Although HTTP as a protocol describes the way an HTTP server should interpret and service HTTP requests, there are many possible ways how this could be implemented in a program. A very simple and intuitive way is described by Hethmon [96], who uses the implementation of a simple HTTP server to explain HTTP as a protocol. In fact, the first HTTP server was a very small program mapping the name of the requested resource onto a file name sending the contents of the file as reply (the very first version of HTTP used at that time was HTTP/0.9 as described in section 3.1.1). However, the success of the web and the appearance of web servers hosting a large number of documents, as well as the increasing complexity of HTTP (adding new methods and a multitude of header fields), made the proper configuration and efficient management of an HTTP server a rather complex task.
Erik Wilde

10. Miscellaneous

Abstract
In addition to the basic architectural concepts described in the main chapters of this book, many additional technologies and concepts for the web infrastructure have been defined and implemented. Due to the speed of development, many new technologies and concepts appear every month. This chapter describes some of the more important components and concepts.
Erik Wilde

11. Related Technology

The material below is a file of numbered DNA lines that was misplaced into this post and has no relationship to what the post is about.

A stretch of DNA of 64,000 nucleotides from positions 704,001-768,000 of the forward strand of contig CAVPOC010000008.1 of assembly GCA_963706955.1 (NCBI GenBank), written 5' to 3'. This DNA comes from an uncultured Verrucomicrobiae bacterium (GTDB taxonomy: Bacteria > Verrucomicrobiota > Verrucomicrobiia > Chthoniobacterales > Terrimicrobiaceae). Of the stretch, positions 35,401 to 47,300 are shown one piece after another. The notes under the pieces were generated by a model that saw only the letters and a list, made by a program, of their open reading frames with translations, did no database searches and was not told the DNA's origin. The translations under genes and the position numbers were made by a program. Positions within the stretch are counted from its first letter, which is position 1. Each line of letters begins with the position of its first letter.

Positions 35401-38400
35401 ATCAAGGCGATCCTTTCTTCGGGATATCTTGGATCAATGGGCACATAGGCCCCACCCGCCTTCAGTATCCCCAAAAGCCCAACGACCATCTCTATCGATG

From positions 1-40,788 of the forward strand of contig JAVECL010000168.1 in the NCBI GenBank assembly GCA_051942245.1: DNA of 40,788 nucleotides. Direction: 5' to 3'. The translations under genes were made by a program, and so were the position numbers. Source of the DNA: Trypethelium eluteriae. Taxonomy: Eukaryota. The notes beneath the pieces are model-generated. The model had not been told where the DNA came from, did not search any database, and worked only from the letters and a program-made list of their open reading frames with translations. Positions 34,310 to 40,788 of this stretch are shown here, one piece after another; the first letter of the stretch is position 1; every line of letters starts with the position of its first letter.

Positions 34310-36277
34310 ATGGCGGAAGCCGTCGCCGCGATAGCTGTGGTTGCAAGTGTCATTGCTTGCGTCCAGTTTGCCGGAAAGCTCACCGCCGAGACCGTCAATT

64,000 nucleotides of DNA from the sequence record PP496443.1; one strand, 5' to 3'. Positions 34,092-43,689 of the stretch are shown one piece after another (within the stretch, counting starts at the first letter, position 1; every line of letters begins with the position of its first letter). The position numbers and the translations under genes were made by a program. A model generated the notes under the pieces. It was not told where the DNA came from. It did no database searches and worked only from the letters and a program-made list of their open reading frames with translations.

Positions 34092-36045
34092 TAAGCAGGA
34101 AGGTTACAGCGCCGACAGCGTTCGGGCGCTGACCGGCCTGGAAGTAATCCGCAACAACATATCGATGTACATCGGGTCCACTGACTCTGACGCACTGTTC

Abstract
The technologies described in this book are the most important ones for the web. However, they are only a subset of the technologies which are used for the web or in some web applications today. It is possible to divide these remaining technologies (which are not the main topic of this book) into two categories:
  • Underlying technologies Although the web technologies described in this book are sufficient to describe how the web works on an abstract level, a lot of other technologies are necessary to be able to apply web technologies to built a working system. For example, computer and network technologies, ranging from CPUs to optical fiber networks, have to be used to provide the infrastructure which is used to implement web technologies.
    Because these technologies are on a lower level of abstraction than web technologies (which simply assume that for example data can be sent reliably from one computer to another), they are most often referred to as underlying technologies.
  • Complementary technologies Although the web technologies described in this book are sufficient to implement a complete web browser, the trend goes towards integrated solutions. The leading browsers contain much more than just web technologies, they also incorporate a number of other access protocols for information resources (such as FTP and gopher), as well as support for using electronic mail and Usenet news.
Erik Wilde

Backmatter